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I'm working on a client proxy for my WebAPI. I've looked at WebApiProxy but I feel DTOs are unnecessary in my scenario.

I made an ApiProxyBase class that supports basic Get, Post, Put and Delete functionality using generics. Using this base class I've setup an implementation as follows:

public sealed class MyProxy : ApiProxyBase
{
    private static readonly string ConnectionString = "MyServiceUrl";
    private static readonly MyProxy Instance = new MyProxy(InitializeConnection());

    private MyProxy(string url) : base(url)
    {

    }

    private static string InitializeConnection()
    {
        var conn = ConfigurationManager.ConnectionStrings[ConnectionString];
        if (conn == null) throw new InvalidOperationException("MyProxy requires a connection string with the name '" + ConnectionString + "'");
        return conn.ConnectionString;
    }

    public static class Users
    {
        public static List<User> List()
        {
            return Instance.Get<List<User>>("users/list");
        }

        public static User Single(int userId)
        {
            return Instance.Get<User>("users/" + userId.ToString());
        }

        public static User Add(User user)
        {
            return Instance.Post("users/add", user);
        }

        public static User Update(User user)
        {
            return Instance.Put("users/update", user);
        }

        public static bool Delete(int userId)
        {
            return Instance.Delete("users/delete/" + userId.ToString());
        }
    }
}

I've read that public nested classes such as this are considered bad practice. To me it feels much cleaner and more readable than implementing each method directly in the proxy like this:

public static List<User> ListUsers()
{
    return Instance.Get<List<User>>("users/list");
}

I plan to add more nested classes for each of the datatypes I need, so the semantics of MyProxy.[Type].Add, MyProxy.[Type].Update...etc. feels very smooth when compared to MyProxy.Add[Type], MyProxy.Update[Type].

Are there any good reasons not to go with this approach?

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  • \$\begingroup\$ Could you give some background as to why you're doing this? What problem does this solve? \$\endgroup\$ – Jeroen Vannevel May 28 '15 at 22:29
  • \$\begingroup\$ Ultimately I need a client proxy for my WebApi so my apps/services can consume it. The code above is what I consider to be a clean and simple approach to solving that. \$\endgroup\$ – Chad May 29 '15 at 18:28
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The drawback to this is that you couple two classes together based on an arbitrary property of the outer class named Instance. Also, if you need to write tests around this you will run into issues. I would either make a singleton class for your proxy or instantiate the proxy at application start and make it a property of the application. You'll get the same benefits as your current approach.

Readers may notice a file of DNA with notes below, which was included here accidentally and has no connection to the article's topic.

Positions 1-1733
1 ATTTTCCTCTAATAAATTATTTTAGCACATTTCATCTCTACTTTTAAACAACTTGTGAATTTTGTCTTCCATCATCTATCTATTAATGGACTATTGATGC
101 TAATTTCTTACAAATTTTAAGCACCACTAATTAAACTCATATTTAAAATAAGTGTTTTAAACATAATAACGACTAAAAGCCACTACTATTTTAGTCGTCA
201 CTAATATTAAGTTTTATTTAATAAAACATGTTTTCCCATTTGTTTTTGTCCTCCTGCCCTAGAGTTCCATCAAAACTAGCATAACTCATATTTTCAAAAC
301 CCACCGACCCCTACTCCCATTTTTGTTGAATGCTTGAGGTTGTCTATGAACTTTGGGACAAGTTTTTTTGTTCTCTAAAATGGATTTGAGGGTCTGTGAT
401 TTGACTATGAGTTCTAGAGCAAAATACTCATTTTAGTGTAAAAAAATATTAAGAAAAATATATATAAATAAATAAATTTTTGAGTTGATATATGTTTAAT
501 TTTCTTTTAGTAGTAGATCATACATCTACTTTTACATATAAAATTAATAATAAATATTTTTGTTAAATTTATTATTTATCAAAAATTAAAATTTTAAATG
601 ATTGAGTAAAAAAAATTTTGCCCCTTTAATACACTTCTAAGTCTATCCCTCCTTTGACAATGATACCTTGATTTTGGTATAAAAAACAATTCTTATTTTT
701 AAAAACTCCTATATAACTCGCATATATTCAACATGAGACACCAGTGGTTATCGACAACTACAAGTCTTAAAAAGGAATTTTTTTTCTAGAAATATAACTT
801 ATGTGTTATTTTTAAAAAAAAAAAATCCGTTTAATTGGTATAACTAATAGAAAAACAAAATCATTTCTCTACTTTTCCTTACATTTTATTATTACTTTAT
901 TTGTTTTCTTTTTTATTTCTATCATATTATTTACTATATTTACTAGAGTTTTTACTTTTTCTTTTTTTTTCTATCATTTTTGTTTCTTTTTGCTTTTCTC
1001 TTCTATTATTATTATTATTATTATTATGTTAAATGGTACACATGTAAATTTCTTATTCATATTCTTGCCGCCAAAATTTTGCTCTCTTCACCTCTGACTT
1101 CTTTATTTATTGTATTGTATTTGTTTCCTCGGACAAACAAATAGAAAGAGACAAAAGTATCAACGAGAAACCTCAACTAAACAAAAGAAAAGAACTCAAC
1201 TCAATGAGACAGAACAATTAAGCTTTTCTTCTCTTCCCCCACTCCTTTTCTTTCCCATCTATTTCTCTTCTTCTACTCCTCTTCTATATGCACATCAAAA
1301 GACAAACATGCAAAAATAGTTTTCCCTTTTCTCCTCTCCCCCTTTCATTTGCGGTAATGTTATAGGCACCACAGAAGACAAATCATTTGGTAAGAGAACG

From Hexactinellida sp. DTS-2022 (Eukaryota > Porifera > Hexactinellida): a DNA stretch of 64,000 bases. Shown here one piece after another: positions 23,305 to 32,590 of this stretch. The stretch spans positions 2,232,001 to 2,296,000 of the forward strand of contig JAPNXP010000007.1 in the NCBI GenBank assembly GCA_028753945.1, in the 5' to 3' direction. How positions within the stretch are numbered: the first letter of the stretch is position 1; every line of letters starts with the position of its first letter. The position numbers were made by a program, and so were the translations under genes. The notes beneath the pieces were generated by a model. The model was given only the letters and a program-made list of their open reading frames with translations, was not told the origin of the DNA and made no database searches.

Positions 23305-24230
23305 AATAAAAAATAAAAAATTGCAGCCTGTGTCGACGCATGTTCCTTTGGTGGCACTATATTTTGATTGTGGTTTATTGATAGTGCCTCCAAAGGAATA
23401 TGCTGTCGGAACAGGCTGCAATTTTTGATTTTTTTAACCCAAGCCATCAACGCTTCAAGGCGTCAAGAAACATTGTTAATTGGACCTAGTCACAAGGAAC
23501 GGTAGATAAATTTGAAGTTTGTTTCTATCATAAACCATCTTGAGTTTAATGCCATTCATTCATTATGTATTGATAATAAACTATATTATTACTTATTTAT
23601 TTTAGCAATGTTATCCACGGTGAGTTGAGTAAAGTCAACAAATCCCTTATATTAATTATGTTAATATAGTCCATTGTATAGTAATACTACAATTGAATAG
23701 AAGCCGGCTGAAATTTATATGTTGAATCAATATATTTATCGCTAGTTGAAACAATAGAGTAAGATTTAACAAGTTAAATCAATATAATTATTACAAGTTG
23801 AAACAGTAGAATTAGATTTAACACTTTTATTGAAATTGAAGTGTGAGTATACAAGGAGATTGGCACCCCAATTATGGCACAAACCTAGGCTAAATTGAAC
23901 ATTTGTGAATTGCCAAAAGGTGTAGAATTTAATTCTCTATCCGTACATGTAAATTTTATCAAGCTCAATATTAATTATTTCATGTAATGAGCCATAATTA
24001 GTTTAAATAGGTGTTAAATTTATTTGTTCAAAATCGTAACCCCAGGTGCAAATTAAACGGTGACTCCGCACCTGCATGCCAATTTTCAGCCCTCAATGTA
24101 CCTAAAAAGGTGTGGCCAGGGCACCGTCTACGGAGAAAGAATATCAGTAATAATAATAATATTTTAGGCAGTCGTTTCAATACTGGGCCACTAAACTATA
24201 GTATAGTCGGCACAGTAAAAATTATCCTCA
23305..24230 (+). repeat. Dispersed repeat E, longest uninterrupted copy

If you feel intermediary DTOs are unnecessary, then you have a choice on how the objects you do work with get created which defines how you will deal with breaking changes:

  • If you go with the implementation you're using and everything is written manually by you, when something changes, you fix it by going in and write new objects/props.
  • If you use the client generator that you linked, you still have the option of referencing it directly and not making a middle layer. Then when something changes, you go in, regenerate your client, and fix any compile-time errors.

I think the latter sounds easier to me.

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  • \$\begingroup\$ Using a code generator is not that fun when it generates incompatible code. Then you have to manually hunt down all the compiler errors and fix them. That's easy, but boring, when there's a one-to-one mismatch, like a rename. Not so fun when there are more complex changes. \$\endgroup\$ – Thomas Eyde Oct 5 '15 at 12:57
  • \$\begingroup\$ @ThomasEyde Coming back to this, I realized you could fix both the dependency issues and your concerns about the design by inverting the dependencies. Make your Users an instance class that takes the MyProxy instance in the constructor, and then delegate your calls to the proxy. Wire the injection up using a container. Now you can mock/stub out your proxy object and behavior and isolate it in testing, you have no access modifier concerns, and you have the added benefit of being able to mock out your Users object to test consuming code since it's no longer static. Hey, you have a repository! \$\endgroup\$ – moarboilerplate Oct 27 '15 at 16:17

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